Galey’s Best Books 2013 – Part II

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January 2, 2014 by brettdgale

We start Part Two with a book about books and it just gets better from there.

More, Baths Less Talking – Nick Hornby

The third (or fourth, not sure which) collection of Nick Hornby’s monthly book reviews for the Believer magazine.  Ive run hot and cold on Hornby’s fiction over the years but I consistently love these little collections.  Witty, charming reviews that I use to pad out my own book wish lists.  And like any good bibliophile I’m attracted to the fact that in any given month Hornby purchases more than he can read. A man after my own heart.

Anna Karenina – Leo Tolstoy

A sprawling masterpiece – a tale of love and death as Tolstoy slowly but surely captures the essence of our humanity.  At its heart Anna Karenina is the story of three marriages, only one of which can be called successful, hence, one of the most famous opening sentences in all literature. The work is so dense and the competing narratives so interwoven that it is easy to get overawed by the complex world of social mores Tolstoy re-creates, but persistence pays off as they say for one of the most rewarding reading experiences of all time. And, one of the most intriguing heroines of all time.  Indeed, above all it is the multifaceted complexity of Tolstoy’s characters that ensure Anna Karenina stands the test of time. There is a deep and abiding understanding of the vagaries and varieties of human nature at work here

Bruce Springsteen and the Promise of Rock and Roll – Marc Dolan

One of the better rock biographies I’ve read in the last couple of years.  Dolan captures the essential narrative of Springsteen’s life from the backstreets of New Jersey to the promised land of hope and dreams. In essence, Dolan’s work is a fan’s tribute to his music hero – but it’s not written with a starry eyed wonder.  Bruuuce warts and all is the subject matter here. Dolan spends a lot of time on Springsteen’s live shows and it’s no wonder why. As I wrote in my review of Springsteen’s Sydney shows earlier this year Springsteen makes a pact with his audience in every show.  It’s a simple pact that music should be just as fun when you are 65 as it was when you were 15.  Indeed, to see Springsteen performing live and having fun is to still see a skinny kid from Freehold New Jersey strumming an air guitar as he watched Elvis performing on Ed Sullivan.  Even if you are not really a Springsteen fan do yourself a favour and see him live next year.  And for a bit more colour and background read Dolan’s book.  For, like all good music bios, it’s written by someone who both understands and has a deep abiding appreciation of his subject.

Telegraph Avenue – Michael Chabon

Talking of appreciation for music, Michael Chabon has struck again with this sharp witted and good humoured story of a pair of best friends Archy and Nat, and their quixotic ownership of a small record store facing the steamrolling behemoth of a mega-chain (the book is set in 2004 before digital downloads and MP3s forever swept away record stores, both independent or chain store alike). At times the characters’ encyclopedic obsession with records rivals a similar passion to Nick Hornby’s protagonist in High Fidelity.  Yet, Chabon being Chabon, as his story rambles on (in the nicest possible way) you become taken by his all-encompassing and multi-skeined narrative. While on the surface it’s a story of friendship it’s also an examination of race, sex, and the fate of modern retail. Oh and it’s also a story of Kung Fu.  How good is that? As always, to my mind, Chabon can do no wrong.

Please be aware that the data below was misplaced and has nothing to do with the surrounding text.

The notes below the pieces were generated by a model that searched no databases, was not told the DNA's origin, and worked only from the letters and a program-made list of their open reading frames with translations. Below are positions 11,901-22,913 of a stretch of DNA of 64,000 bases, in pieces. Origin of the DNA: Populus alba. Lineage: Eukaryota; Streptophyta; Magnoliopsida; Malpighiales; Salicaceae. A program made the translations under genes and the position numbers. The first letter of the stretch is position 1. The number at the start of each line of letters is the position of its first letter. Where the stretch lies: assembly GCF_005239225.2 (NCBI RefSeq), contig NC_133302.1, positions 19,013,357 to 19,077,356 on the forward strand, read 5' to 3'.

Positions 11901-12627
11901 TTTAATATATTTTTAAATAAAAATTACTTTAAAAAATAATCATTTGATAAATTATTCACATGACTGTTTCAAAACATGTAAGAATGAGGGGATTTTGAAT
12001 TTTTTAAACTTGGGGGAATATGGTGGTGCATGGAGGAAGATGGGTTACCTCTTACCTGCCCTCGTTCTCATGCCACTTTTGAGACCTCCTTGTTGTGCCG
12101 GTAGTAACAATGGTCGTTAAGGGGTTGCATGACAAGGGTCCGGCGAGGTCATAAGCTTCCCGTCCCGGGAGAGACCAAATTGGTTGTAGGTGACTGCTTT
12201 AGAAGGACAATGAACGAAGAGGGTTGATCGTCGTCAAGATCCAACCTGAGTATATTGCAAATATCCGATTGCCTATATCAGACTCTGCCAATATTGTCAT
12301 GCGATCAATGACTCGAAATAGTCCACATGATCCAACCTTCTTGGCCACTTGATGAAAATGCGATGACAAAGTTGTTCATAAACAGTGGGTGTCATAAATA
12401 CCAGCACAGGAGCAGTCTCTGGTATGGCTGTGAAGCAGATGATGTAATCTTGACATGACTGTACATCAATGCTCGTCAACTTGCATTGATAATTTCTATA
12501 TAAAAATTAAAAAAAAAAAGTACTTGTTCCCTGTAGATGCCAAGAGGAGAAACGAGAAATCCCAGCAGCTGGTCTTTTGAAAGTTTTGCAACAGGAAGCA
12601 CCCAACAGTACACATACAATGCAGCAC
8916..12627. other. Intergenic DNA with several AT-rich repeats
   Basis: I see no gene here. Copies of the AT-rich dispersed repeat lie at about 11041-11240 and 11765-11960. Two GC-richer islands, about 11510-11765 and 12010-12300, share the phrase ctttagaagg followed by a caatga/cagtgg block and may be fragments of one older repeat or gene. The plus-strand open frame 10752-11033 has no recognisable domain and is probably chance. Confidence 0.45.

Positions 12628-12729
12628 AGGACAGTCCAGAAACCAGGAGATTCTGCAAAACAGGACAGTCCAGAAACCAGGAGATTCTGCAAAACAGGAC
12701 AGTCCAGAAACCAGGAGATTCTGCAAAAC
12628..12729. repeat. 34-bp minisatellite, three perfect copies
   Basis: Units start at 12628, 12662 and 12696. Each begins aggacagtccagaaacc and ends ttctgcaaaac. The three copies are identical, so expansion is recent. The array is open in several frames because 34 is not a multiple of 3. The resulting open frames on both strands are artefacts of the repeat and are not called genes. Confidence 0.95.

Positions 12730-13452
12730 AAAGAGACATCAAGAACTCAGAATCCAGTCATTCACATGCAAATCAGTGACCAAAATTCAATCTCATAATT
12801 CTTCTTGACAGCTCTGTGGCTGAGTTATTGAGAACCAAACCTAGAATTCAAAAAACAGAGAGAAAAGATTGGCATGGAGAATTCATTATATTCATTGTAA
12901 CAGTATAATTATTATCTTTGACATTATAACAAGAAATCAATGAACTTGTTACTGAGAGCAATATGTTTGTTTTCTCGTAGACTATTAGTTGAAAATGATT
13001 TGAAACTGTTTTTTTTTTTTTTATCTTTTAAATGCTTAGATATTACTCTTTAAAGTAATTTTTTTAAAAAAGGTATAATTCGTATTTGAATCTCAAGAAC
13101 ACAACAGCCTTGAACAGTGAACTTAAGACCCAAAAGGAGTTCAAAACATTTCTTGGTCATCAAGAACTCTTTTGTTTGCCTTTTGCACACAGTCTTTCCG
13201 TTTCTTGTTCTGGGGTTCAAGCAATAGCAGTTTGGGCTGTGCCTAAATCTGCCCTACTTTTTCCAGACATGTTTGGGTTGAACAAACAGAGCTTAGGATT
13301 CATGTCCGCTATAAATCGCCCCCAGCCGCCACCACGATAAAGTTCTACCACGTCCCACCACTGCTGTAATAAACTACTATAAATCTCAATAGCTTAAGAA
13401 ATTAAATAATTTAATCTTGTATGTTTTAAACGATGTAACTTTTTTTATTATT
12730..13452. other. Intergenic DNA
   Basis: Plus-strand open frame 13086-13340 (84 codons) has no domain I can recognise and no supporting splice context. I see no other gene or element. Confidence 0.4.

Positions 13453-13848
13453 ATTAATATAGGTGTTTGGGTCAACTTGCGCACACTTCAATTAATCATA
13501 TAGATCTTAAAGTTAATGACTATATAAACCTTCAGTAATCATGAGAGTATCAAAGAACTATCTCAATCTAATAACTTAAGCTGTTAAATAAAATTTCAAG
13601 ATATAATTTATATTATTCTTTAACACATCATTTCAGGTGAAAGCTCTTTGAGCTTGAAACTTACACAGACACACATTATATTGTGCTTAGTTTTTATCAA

The Ghost Writer – Philip Roth

This was the first Roth novel to feature the man who would become his long-time alter-ego, the writer Nathan Zuckerman. Many more Zuckerman novels were to follow including some of Roth’s greatest works – with the protagonist’s blooming writing career standing witness to the cultural forces that have shaped contemporary America (I’m thinking particularly here about Roth’s brilliant late 90’s trilogy American Pastoral, I Married a Communist and The Human Stain).

Since his first appearance in 1979 we have aged as Zuckerman has aged, but here we are introduced to the neophyte writer as he trembles in awe of his own authorial hero in who’s home he is about to spend a night. There he meets the author, his aggrieved wife, and a young woman who startling and provocatively may or may not be Anne Frank.  What follows is what one expects from Philip Roth, a certain cleverness with words and images, a sharply observed assessment of the foibles of human nature and relationships, presented here as a meditation on the power of fiction to shape and mould our existence, as Roth explores the clash between art and life.

The Odd Angry Shot – William Nagle

This Vietnam War story couldn’t be anything but Australian.  As has been remarked upon elsewhere, it has the feel of a war story being shared by a group of mates at the pub or around a barbie. A colloquial, funny, tragic, and provocative reflection on the boredom, mateship, humour, and fear of soldiers at war.

The Dark Charisma of Adolf Hitler – Laurence Rees

I’ve always wondered what attracts political followers to the people most unlikely to lead, and why people who clearly know better are willing to put up with the depredations of those whom they never should have elected.  In this fine assessment (and companion piece to the BBC TV series) I’ve discovered why.  How a strange, odd little nerd with no friends could command those around him to his despotic will. Rees lays out the criteria of successful charismatic leaders; certainty, mission, vision, hope, connection; and examines how Hitler possessed such qualities in spades.  He relies heavily on the testimony of those who lived through Hitler’s rise and fall to decipher the perplexing mystery of why so many were inspired by one of history’s darkest Demons. There are lessons for us all in Rees analysis, as we continually go searching for our political messiahs.